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Religion

Lifting others, we ourselves are lifted

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Next week is the Jewish festival of Shavuot, Pentecost, when we read the biblical book of Ruth, whose theme is kindness. These two things coming together during this time of isolation made me see the book with new eyes and realise what a contemporary text it is though it tells of events more than 3 000 years ago.

It begins with a couple and their two sons forced to leave home because of famine. They go to a foreign country where their two sons marry local women. Then tragedy strikes. All three men die. The woman, whose name is Naomi, is left a childless widow, the most vulnerable of all positions in the ancient world because there was no one to look after you.

She goes back home, but is so changed that her former neighbours hardly recognise her. Can this be Naomi? They ask. Don’t call me Naomi, she replies – the word means pleasant. Call me Mara – bitter.

That’s how the book begins: with bereavement, isolation, and depression. Yet it ends in joy. Naomi now has a grandson. Her daughter-in-law, Ruth, and relative, Boaz, have married and had a child. This is no mere child. In the last line of the book, we discover that he is the grandfather of David, Israel’s greatest king and the author of much of the Book of Psalms.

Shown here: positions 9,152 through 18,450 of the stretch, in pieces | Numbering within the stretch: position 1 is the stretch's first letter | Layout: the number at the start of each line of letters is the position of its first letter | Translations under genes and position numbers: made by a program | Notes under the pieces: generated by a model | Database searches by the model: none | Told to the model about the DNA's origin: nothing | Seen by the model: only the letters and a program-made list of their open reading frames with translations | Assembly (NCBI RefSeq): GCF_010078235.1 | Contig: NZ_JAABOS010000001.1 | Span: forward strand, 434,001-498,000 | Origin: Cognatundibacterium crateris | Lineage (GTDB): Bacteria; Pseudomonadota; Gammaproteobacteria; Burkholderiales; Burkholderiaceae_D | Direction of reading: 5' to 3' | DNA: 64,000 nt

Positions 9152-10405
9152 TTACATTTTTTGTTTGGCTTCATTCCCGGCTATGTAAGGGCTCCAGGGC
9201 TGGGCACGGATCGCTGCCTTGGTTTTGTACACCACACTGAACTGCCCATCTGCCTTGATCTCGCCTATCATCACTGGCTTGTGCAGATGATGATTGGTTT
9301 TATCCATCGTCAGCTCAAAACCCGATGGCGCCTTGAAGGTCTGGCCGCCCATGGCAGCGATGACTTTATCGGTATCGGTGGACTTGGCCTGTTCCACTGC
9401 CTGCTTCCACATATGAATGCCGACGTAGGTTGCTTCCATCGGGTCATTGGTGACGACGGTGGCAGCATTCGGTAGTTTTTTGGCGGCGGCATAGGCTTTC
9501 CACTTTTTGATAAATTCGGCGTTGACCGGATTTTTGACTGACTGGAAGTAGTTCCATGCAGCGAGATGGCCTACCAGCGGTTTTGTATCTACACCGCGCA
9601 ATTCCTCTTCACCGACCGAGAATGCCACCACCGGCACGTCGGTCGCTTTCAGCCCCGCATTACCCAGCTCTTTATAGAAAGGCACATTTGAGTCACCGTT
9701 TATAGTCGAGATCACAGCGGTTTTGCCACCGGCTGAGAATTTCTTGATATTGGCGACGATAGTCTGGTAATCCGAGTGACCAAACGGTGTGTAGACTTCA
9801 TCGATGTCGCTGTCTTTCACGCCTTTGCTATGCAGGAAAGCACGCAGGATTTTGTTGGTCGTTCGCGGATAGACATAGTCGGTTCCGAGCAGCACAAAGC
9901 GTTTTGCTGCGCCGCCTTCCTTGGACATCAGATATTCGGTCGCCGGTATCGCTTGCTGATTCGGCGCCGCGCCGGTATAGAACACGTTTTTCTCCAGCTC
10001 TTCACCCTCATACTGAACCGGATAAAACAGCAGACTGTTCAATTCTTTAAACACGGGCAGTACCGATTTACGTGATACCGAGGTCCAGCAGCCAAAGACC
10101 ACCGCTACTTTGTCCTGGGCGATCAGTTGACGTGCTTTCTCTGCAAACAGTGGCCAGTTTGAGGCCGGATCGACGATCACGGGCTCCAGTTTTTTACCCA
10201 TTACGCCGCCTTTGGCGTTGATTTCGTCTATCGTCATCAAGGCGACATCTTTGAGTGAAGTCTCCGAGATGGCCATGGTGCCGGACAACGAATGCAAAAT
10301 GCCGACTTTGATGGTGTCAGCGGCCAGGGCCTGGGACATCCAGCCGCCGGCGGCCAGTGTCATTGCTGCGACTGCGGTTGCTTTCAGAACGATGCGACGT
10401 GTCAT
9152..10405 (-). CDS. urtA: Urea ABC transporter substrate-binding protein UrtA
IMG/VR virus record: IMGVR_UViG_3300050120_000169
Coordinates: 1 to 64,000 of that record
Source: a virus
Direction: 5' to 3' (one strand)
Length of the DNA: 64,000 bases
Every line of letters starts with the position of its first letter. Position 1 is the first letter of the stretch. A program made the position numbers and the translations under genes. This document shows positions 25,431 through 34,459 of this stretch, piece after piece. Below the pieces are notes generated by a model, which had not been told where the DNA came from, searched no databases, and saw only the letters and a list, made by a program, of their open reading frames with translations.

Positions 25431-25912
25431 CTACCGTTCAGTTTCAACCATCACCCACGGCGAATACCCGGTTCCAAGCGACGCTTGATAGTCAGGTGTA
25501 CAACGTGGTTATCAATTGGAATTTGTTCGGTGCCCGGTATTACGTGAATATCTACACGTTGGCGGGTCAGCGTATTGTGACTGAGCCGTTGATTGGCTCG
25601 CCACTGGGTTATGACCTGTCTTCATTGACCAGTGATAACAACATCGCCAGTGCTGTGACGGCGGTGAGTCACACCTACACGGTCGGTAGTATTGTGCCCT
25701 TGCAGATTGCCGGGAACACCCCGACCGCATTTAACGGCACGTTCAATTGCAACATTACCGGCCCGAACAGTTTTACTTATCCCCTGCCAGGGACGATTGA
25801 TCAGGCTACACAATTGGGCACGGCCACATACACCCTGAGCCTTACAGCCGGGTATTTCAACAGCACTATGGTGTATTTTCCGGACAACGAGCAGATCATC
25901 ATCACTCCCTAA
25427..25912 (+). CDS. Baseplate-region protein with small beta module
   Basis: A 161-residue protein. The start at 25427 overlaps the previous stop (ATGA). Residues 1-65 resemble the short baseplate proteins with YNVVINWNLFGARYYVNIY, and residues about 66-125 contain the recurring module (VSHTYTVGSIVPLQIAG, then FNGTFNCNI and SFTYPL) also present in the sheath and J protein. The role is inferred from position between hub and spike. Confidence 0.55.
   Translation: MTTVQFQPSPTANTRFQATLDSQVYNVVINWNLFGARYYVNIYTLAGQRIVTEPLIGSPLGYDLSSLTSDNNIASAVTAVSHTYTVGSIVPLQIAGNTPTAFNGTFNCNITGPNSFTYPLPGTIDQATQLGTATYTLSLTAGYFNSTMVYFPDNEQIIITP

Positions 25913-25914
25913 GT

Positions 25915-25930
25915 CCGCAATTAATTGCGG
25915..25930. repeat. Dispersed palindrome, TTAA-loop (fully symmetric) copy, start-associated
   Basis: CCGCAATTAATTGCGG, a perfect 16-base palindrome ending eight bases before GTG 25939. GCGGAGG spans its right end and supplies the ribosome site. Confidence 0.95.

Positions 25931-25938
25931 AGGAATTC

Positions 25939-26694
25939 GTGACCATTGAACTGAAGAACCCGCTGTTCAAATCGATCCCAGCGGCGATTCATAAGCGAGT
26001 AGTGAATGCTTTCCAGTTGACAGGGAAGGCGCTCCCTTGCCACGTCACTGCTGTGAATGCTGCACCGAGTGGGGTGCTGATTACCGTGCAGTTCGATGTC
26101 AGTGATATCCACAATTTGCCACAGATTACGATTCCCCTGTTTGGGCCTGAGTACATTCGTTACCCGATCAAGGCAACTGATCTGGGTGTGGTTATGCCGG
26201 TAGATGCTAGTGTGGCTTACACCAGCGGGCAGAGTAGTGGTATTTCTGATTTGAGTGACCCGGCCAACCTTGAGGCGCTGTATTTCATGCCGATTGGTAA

What transforms Naomi’s life from bitterness to happiness is described by the Hebrew word chessed. When, in the early 1530s, William Tyndale was translating the Bible into English for the first time, he realised that there was no English equivalent for chessed, so he invented one, the word lovingkindness. Two people’s lovingkindness, Ruth and Boaz, rescued Naomi from depression and gave her back her joy. That’s the power of chessed, love as deed.

One of the enduring memories of the coronavirus period will be the extraordinary acts of kindness it evoked, from friends, neighbours, and strangers, those who helped us, kept in touch with us, or simply smiled at us. When fate was cruel to us, we were kind to one another. Human goodness emerged when we needed it most. And some need it more than most.

Kindness redeems fate from tragedy and the wonderful thing is that it doesn’t matter whether we are the giver or the recipient. Lifting others, we ourselves are lifted.

Chag sameach!

  • This article was written by Rabbi Lord Sacks before he passed away last year. It’s taken from www.rabbisacks.org

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